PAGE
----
By Kim Jae-heun
What does Chanel and Louis Vuitton have to do to keep its customers loyal here? Raise prices frequently, never notify them about it and make them wait to buy leftovers. If the two fulfill corporate social responsibility (CSR), their customers will not be happy.
The luxury brands' "tyranny" in the local market is not a new trend and it has been making headlines in newspapers occasionally.
Korea is the eighth largest luxury market in the world after America, Japan, China, France, Italy, England and Germany. According to researcher Euromonitor International, the local luxury market has been growing an average 6.5 percent annually since 2013 and its size was estimated at 13.29 trillion won ($10.76 billion) in 2017.
Counting only the luxury bag market, Korea has already beaten France, the country of origin of most of the brands.
Though, luxury brands seem to never want to give in return.
When the government indicated it would revise a law to allow the Financial Service Commission to look into international firms' account books, the majority including Louis Vuitton, Gucci and Prada changed their listings into limited companies, in 2012, 2014 and 2016, respectively.
When Chanel entered the Korean market in 1991, it was established as a limited company. The same goes for Hermes.
Under this corporate structure they never had to reveal how much revenue they make, how much tax they pay, how much in dividends they give to investors and how much they donate to charities here.
In the case of Louis Vuitton, the last time it revealed management information, in 2011, it had 497.4 billion won in revenue and a 57.5 billion won operating profit in Korea. Its net income recorded 44.9 billion won and it transferred 90 percent ― 40 billion won ― to its head office in Paris.
Meanwhile, it only spent 211 million won on charity, or 0.52 percent of its net income. In the previous year, Louis Vuitton spent 58.5 million won, or 0.13 percent of the 44 billion won it sent to Paris.
When The Korea Times asked Louis Vuitton Korea about donations it had made, the company said it was against the head office's policy to reveal any information related to its business activities.
Instead, Louis Vuitton Korea said it had started selling a new "UNICEF Silver Lockit Bracelet" designed by creative director Virgil Abloh, and donates $100 to the humanitarian organization for each sold.
The bracelet is sold for 530,000 won here ($429). The fashion brand makes a 76.3 percent profit on the "charity program" it introduced while it refers to its goodwill of fundraising for children in need.
An industry source said this is an improvement compared to Louis Vuitton's CSR activity in the early years.
Chanel Korea's recent controversial price-hike that raised concern over cluster infections of COVID-19 after hundreds of people gathered to purchase luxury goods showed it has no interest in Korean customers' health issues.
A few days after hundreds of clubbers were infected by the virus in the internationally-influenced district of Itaewon, Seoul, in early May, information came to light that Chanel was going to increase the price for its luxury items.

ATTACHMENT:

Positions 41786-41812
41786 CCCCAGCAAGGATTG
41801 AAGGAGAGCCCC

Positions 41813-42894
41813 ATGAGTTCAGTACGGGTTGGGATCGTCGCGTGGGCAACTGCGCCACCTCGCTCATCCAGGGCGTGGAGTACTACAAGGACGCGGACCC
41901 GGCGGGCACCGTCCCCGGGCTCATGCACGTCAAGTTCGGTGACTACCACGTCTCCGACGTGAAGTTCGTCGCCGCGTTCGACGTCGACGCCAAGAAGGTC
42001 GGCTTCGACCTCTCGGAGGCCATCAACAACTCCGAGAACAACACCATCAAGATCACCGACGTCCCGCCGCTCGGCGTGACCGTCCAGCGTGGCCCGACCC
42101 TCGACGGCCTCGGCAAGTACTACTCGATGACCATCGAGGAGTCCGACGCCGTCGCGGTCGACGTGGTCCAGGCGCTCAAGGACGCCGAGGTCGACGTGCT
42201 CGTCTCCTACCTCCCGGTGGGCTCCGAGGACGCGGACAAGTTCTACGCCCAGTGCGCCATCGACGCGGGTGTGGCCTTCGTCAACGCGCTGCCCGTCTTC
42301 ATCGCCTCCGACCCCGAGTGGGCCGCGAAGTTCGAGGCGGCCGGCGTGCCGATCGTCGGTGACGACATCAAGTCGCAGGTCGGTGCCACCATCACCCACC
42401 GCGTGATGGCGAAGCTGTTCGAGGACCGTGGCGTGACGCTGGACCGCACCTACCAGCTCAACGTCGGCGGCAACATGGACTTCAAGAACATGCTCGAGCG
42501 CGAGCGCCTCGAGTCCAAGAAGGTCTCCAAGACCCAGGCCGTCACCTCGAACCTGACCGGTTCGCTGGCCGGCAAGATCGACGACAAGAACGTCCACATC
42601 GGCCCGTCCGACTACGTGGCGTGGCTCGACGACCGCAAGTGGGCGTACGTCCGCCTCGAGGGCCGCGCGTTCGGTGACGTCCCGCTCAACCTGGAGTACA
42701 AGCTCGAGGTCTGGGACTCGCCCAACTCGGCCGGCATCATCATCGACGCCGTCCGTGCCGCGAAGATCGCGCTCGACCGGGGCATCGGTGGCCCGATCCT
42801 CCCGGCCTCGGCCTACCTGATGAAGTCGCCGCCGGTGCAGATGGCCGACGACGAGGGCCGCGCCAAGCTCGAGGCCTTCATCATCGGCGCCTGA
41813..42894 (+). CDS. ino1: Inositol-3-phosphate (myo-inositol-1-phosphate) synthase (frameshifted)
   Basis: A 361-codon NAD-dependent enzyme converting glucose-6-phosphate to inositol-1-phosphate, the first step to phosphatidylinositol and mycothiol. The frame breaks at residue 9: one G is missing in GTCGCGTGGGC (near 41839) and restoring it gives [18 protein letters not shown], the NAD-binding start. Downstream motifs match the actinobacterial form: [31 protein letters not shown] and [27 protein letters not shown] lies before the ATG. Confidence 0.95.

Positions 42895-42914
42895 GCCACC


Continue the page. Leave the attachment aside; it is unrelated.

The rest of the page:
Although the country was concerned by another massive outbreak of the new coronavirus after the Shincheonji incident in Daegu Metropolitan City in late February, Chanel did not show any concern for people lining up in front of its stores for three hours, who were not keeping the 1.5 meter social distance and wore face masks improperly.
The queues lasted for three days and Seoul City warned that it could review giving an administrative order to stop the operation of the boutiques in the capital over such an incident.
Nobody was confirmed with a COVID-19 infection as a result of the queues, but stores provided no countermeasures when the issue surfaced.
Chanel Korea kept to its policy of "we cannot reveal anything due to instructions from the head office in Paris."
When Chanel was witnessing a sudden plunge of sales due to COVID-19 closing down many of its factories and ateliers worldwide, it took instant action to increase prices. But when it saw local customers' health at stake over a possible cluster infection while waiting in the line, it didn't do anything but play dumb.
Reuters reported that Chanel had to increase the price due to the rising cost of materials used to manufacture its products, but the French brand failed to explain why it has delayed its repair service indefinitely starting from April.
Also, a luxury industry source said Chanel and Louis Vuitton are increasing prices here more frequently to cover losses recorded in other countries.
"The luxury brands are witnessing a decline in sales of their product worldwide except for Korea where an increasing number of young customers are buying products despite the price hike," a source said.
Luxury industry to face 'new normal' momentum
Luxury brands have long been sticking to their sales tradition of inviting customers to their offline stores and make them try various items to purchase on site.
However, the contactless trend has pushed many fashion brands to do their business online and COVID-19 has hastened the transitional shift of shopping behavior.
Chanel and Louis Vuitton have opened their official online malls in 2018 but they still prevent private retailors from selling their products online.
According to the consulting firm Bain & Company, COVID-19 has already affected the luxury industry hard resulting in a drop of $300 billion in sales worldwide.
"Chanel and Louis Vuitton are not exceptions to this and they have to make changes if they don't want to lose their loyal customers. Considering how much they are making in the Korean market, they have disregarded local customers in various ways from frequent price hikes to poor customer service. Though, the two brands will continue to take Korean customers for granted if they don't complain about the un-customer-friendly treatment," the source said.